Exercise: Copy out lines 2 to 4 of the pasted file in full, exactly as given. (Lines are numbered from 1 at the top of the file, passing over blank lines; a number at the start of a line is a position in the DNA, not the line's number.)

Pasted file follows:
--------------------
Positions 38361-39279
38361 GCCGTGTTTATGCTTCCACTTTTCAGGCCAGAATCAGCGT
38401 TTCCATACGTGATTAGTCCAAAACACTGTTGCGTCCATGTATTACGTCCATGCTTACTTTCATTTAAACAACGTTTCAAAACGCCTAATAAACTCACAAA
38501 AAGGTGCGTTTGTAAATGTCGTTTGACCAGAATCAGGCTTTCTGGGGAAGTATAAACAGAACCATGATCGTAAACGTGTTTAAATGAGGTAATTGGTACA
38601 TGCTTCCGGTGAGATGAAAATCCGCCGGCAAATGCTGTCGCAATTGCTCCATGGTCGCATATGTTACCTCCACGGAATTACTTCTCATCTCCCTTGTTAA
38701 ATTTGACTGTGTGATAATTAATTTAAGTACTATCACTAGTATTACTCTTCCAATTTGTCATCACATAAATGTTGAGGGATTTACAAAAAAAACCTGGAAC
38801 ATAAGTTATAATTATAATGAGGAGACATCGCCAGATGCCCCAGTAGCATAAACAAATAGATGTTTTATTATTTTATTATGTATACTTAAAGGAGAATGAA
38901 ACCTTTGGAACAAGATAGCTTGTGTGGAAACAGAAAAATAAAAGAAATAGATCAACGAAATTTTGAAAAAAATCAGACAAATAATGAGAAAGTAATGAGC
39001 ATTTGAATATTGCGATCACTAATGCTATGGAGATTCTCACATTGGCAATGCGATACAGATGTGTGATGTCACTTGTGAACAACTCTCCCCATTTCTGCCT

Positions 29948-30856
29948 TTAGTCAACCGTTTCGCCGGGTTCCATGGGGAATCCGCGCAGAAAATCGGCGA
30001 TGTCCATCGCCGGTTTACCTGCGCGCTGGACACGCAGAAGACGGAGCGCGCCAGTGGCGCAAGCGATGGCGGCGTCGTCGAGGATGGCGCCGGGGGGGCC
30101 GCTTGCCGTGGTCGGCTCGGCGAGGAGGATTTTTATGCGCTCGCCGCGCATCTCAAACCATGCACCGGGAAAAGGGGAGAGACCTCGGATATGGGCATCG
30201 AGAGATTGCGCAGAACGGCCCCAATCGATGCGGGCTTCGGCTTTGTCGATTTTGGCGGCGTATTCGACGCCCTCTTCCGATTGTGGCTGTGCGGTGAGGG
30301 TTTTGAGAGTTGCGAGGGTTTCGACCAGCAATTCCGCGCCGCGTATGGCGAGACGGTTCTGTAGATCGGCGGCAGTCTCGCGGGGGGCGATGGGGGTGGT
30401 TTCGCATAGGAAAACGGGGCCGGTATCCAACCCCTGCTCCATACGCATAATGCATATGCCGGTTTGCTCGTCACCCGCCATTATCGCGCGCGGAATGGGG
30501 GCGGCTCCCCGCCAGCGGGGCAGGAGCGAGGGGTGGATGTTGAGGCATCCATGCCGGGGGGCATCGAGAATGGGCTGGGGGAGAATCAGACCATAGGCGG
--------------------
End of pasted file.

38361 GCCGTGTTTATGCTTCCACTTTTCAGGCCAGAATCAGCGT
38401 TTCCATACGTGATTAGTCCAAAACACTGTTGCGTCCATGTATTACGTCCATGCTTACTTTCATTTAAACAACGTTTCAAAACGCCTAATAAACTCACAAA
38501 AAGGTGCGTTTGTAAATGTCGTTTGACCAGAATCAGGCTTTCTGGGGAAGTATAAACAGAACCATGATCGTAAACGTGTTTAAATGAGGTAATTGGTACA